I have no idea why this dish is named after a convent, other than to imagine that cultivation of fruit trees was common in the convents and monasteries of feudal Europe. In Joan Morgan’s Book of Pears: The Definitive History and Guide of Over 500 Varieties, pears are routinely described as growing in the grounds of ecclesiastical premises in the Middle Ages. This etymology makes further sense when we consider that it has always been monks that have excelled at making booze, particularly cider and perry, which are derived from apples and pears respectively.
This crêpe recipe has the honour of being the first one listed in Auguste Escoffier’s Le Guide Culinaire. Making it is not completely easy because the pears disrupt the mechanical integrity of the crêpe, and they have a tendency to stick to the pan after the pancake is turned over. The solution is to use a lot of butter to keep the pan oiled, and not to try to turn the pancake back over to serve. Leave the pear hidden under the finished galette. A pair of buttered plates can help to move and turn the pancake if you have bother with it.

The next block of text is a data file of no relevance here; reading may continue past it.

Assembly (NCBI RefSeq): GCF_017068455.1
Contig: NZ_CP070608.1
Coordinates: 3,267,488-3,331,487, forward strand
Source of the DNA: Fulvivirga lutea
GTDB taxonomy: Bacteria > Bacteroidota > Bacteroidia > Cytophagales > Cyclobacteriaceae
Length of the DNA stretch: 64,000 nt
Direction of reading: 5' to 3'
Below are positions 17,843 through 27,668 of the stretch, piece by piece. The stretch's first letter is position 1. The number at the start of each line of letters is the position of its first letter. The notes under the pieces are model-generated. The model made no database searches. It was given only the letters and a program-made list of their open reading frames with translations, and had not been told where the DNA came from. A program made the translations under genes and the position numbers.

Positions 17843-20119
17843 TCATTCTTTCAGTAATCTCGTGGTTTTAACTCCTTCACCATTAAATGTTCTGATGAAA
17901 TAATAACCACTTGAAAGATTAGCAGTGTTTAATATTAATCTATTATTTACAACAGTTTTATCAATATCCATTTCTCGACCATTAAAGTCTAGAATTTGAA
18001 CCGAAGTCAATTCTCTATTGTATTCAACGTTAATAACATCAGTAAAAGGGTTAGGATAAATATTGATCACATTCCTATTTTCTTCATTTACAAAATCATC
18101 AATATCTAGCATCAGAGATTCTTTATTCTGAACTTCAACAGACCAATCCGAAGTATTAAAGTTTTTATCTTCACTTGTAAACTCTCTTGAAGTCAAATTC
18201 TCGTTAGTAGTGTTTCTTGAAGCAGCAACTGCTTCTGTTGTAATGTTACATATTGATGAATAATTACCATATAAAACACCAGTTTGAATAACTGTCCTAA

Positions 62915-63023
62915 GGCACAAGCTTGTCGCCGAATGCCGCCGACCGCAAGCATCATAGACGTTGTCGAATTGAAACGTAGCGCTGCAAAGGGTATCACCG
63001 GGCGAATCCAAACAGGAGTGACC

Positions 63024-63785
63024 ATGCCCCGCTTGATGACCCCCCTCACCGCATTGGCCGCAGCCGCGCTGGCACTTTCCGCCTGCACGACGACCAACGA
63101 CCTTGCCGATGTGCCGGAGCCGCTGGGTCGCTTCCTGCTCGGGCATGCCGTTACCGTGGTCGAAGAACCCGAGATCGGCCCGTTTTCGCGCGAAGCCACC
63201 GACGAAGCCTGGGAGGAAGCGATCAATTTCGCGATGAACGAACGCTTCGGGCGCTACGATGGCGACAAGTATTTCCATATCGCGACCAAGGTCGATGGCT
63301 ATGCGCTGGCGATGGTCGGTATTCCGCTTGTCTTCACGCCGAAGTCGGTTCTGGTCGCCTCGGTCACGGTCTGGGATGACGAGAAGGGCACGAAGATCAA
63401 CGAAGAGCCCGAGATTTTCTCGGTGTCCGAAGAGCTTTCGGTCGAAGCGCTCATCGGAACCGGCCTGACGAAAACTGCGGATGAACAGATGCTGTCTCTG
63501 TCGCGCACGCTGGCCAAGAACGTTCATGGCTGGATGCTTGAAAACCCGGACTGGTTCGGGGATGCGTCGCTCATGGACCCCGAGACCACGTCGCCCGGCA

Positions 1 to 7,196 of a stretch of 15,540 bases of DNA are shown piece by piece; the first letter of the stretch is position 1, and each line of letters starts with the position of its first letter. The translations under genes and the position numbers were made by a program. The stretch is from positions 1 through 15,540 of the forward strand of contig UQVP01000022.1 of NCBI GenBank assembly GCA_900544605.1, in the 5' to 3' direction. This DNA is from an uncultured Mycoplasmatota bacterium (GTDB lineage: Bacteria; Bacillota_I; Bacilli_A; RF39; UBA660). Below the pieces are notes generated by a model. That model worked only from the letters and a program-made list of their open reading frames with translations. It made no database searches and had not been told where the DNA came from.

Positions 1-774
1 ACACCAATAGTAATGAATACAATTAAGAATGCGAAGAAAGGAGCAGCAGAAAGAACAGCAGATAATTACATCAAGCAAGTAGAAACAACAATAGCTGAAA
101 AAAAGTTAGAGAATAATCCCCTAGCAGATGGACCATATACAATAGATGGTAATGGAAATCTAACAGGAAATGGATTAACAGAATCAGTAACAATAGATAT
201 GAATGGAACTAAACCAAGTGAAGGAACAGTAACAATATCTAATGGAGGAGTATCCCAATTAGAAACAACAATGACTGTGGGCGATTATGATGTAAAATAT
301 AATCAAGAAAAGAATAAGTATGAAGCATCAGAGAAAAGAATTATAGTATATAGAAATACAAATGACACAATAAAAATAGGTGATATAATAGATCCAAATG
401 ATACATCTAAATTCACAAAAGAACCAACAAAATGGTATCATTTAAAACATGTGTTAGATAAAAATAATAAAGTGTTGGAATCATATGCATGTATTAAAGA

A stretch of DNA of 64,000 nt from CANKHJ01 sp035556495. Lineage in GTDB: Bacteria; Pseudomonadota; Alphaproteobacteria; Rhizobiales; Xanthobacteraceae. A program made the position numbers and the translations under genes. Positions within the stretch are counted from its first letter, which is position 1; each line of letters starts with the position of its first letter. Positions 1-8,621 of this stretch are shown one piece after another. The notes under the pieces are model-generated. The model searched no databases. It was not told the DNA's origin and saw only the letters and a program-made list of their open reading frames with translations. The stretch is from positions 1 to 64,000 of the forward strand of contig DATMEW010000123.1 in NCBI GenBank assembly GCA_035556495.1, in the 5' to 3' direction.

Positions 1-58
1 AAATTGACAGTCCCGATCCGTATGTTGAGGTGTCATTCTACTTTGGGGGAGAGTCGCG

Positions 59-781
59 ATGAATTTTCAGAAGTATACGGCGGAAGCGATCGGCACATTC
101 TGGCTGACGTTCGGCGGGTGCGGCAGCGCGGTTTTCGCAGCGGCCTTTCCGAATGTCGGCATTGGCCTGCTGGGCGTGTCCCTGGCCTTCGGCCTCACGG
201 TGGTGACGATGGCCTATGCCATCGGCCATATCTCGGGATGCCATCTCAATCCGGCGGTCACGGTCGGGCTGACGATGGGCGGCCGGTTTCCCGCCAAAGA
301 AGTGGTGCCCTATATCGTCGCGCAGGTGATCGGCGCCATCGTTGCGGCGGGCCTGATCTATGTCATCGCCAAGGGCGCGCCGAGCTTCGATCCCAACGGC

Crêpes du couvent
- 125g plain flour, sifted
- 2 tbsp caster sugar
- A small pinch of salt
- 3 eggs
- 300ml milk
- A little butter
- 2 ripe pears apples, peeled and diced to 5mm
Whisk the all ingredients apart from the butter and pears with half the milk to combine, and then whisk in the rest of the milk to make a batter. Resist the temptation to use a blender as it will over-activate the gluten in the flour and stop the batter from running properly in the pan. Set aside for a while.
Very lightly cook the apple slices in a pan with a little butter, just to soften them. Set aside.
Heat the butter in a crêpe pan until foaming. Add a ladle of batter and spread out either by moving the pan or using a wooden spreader. Quickly sprinkle over some of the pear bits, and spread over a little more of the batter. Cook for few moments until browning, and then flip the pancake over in the pan to cook the other side. With crêpes du couvent, it is pointless trying to re-flip to present the dish with the pear side up because it will end badly.
Fold onto a plate once cooked and serve with ice cream or Chantilly cream.
This recipe uses Escoffier's crêpe mix 'A,' which is the same one used for crêpes à la Normande and crêpes Suzette.